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Press release

Less than 20% of those diagnosed with a brain tumour survive beyond five years

New hope for brain tumour campaigners

Jul 5, 2017

There is an air of anticipation in the run up to the next meeting of the All-Party Parliamentary Group on brain tumours, due to take place in Westminster on Monday 10th July.

This, the first meeting of the group since the snap election, is also expected to herald the next milestone in cancer research. The findings of the Government’s year-long Task and Finish Working Group, convened to tackle the historic underfunding for research into brain tumours, are expected in the early Autumn. The Task and Finish Working Group was established following a “damning” House of Commons Petitions Committee’s report last year, which highlighted that “successive governments have failed brain tumour patients and their families for decades”. Campaigners are hoping that the eventual report from the Task and Finish Working Group will demonstrate that the Government is now prepared to show fresh commitment to improve outcomes for brain tumour patients.

Outgoing All-Party Parliamentary Group chair Rebecca Harris, MP for Castle Point in Essex, said: “It is essential that the UK leads the way in investing in research into brain tumours. There is currently not enough investment into treatments and the basic understanding of this awful disease; the UK should embrace funding and new ways of fighting this disease.” Rebecca was inspired to campaign on this issue after the tragic loss of 11-year-old Danny Green, who lived in her constituency.

Prospective new chair, Derek Thomas, MP for St Ives, asked a question on this issue at Prime Minister’s Questions during Brain Tumour Awareness Month, in March this year. Mr Thomas noted that “brain tumour research receives only about 1% of all cancer research funding, despite this being the biggest cancer killer of children and adults under 40” and challenged Theresa May on what more can be done to increase funding for brain tumour research.

Alistair Carmichael, MP for Orkney and Shetland, who has also raised this issue during an earlier Prime Minister’s Questions, is proposed as a new Officer of the All-Party Parliamentary Group on brain tumours.

Sue Farrington Smith MBE, Chief Executive of the charity Brain Tumour Research , has provided the secretariat for the All-Party Parliamentary Group since 2005, when it was first set up under Rt Hon John Bercow MP. Mrs Farrington Smith said: “The All-Party Parliamentary Group on brain tumours was established to tackle decades of underfunding for research. Even now, less than 20% of those diagnosed with a brain tumour survive beyond five years, compared with an average of 50% across all cancers.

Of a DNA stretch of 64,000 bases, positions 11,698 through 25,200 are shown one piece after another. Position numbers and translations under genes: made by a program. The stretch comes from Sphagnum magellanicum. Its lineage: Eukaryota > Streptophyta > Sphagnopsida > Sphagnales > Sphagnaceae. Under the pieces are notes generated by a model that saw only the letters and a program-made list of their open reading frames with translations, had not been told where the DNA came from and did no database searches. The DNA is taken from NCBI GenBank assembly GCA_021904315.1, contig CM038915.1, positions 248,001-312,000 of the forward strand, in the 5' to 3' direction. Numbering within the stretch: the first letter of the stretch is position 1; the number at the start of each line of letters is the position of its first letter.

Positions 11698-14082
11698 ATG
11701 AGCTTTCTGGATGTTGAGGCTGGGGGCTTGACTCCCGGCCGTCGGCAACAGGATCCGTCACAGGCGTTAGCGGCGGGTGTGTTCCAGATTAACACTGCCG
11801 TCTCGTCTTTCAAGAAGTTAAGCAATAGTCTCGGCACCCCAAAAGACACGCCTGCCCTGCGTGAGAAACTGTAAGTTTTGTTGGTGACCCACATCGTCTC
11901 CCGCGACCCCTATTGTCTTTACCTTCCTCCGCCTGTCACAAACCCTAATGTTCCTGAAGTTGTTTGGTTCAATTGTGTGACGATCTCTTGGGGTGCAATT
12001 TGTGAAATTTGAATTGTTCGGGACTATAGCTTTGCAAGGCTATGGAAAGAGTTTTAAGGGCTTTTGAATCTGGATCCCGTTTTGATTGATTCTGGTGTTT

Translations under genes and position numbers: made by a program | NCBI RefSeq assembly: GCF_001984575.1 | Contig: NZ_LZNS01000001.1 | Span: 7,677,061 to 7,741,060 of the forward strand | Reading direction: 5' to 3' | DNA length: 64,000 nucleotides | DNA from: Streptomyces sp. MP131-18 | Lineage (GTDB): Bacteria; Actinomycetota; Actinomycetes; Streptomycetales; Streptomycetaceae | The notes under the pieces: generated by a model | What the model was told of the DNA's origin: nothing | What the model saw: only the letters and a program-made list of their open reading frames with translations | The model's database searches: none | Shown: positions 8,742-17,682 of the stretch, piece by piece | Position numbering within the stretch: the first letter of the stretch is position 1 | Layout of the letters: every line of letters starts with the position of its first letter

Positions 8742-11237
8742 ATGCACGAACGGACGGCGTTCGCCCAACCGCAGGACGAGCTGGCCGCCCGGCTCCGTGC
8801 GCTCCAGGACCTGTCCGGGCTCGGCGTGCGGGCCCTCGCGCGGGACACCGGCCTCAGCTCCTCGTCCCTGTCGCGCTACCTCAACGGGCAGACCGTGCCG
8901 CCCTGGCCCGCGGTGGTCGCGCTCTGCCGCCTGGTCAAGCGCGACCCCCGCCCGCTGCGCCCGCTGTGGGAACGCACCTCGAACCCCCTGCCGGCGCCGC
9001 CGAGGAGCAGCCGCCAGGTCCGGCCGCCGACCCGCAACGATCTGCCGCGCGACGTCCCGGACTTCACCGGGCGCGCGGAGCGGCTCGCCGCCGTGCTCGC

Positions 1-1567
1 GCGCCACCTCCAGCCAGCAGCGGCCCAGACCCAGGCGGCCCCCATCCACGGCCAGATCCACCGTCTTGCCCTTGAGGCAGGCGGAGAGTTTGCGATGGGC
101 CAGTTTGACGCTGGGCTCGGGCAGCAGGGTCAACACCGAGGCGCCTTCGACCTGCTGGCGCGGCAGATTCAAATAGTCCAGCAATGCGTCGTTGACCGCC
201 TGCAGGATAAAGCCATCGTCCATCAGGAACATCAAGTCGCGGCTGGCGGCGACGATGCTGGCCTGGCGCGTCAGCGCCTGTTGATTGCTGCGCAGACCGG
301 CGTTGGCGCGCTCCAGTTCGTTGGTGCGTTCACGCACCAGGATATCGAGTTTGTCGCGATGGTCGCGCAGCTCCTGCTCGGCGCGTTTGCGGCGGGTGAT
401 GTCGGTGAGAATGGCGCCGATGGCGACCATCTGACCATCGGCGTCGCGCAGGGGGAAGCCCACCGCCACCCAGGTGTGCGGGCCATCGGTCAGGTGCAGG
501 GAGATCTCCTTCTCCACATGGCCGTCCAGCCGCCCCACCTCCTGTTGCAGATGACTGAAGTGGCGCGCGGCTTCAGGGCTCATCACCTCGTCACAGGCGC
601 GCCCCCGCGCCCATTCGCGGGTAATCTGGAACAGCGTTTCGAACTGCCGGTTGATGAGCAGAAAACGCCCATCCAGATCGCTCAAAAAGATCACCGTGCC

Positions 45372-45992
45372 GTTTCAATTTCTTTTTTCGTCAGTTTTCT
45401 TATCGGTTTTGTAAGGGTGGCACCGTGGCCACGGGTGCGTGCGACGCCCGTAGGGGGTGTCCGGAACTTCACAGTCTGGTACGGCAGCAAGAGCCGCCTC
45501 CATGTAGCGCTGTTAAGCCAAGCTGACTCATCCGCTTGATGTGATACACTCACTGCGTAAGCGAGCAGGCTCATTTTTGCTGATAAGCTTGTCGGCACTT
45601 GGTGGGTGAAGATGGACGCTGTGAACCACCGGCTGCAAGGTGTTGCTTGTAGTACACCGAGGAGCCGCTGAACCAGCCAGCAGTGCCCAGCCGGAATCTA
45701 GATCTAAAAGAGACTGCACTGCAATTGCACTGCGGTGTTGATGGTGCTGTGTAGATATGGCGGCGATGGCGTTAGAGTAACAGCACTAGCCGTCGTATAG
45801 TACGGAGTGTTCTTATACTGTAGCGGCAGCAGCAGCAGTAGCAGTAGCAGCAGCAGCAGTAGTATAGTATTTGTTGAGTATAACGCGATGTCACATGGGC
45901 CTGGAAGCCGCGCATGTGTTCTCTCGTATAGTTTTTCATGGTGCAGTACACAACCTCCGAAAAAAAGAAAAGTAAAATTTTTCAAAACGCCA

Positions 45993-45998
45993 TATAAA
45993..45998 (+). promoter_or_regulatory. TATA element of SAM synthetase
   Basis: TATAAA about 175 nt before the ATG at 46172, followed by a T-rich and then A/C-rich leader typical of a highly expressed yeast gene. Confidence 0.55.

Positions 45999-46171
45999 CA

“This will be our most optimistic meeting yet. Following dedicated, high-profile campaigning on this issue, we are getting ever closer to increased investment in research. We were very encouraged to see Cancer Research UK announce a new multi-million-pound investment in brain tumour research, to add to the exceptional contribution of the Brain Tumour Research Centres of Excellence. This could be a game-changing year ahead, offering new hope to brain tumour patients and their families.”

 

For further information, please contact:
Caroline Marrows at Brain Tumour Research on 01908 867221 or 07714 743764 or Caroline@braintumourresearch.org

 

Notes to Editors

Brain Tumour Research is the only national charity in the UK focused on funding sustainable research to find a cure for brain tumours. We are building a game-changing network of world-class Research Centres of Excellence in the UK. Embracing passionate member charities nationwide, £5.5 million was raised towards research and support during 2016.

We are campaigning to see the national spend on research into brain tumours increased to £30 - £35 million a year, in line with breast cancer and leukaemia. The charity is celebrating a year of high-profile campaigning on this issue following the unprecedented success of its petition in 2016. Following that, Brain Tumour Research is now taking a leading role in the Government’s Task and Finish Working Group convened to tackle the historic underfunding for research.

Key statistics on brain tumours:

  • Brain tumours kill more children and adults under the age of 40 than any other cancer
  • They kill more children than leukaemia
  • They kill more men under 45 than prostate cancer
  • They kill more women under 35 than breast cancer
  • Just 1% of the national spend on cancer research has been allocated to this devastating disease
  • In the UK 16,000 people each year are diagnosed with a brain tumour
  • Less than 20% of those diagnosed with a brain tumour survive beyond five years compared with an average of 50% across all cancers
  • Incidences of, and deaths from, brain tumours are increasing.

Please quote Brain Tumour Research as the source when using this information. Additional facts and statistics are available from our website including our latest Report on National Research Funding. We can also provide case-studies and research expertise for media.

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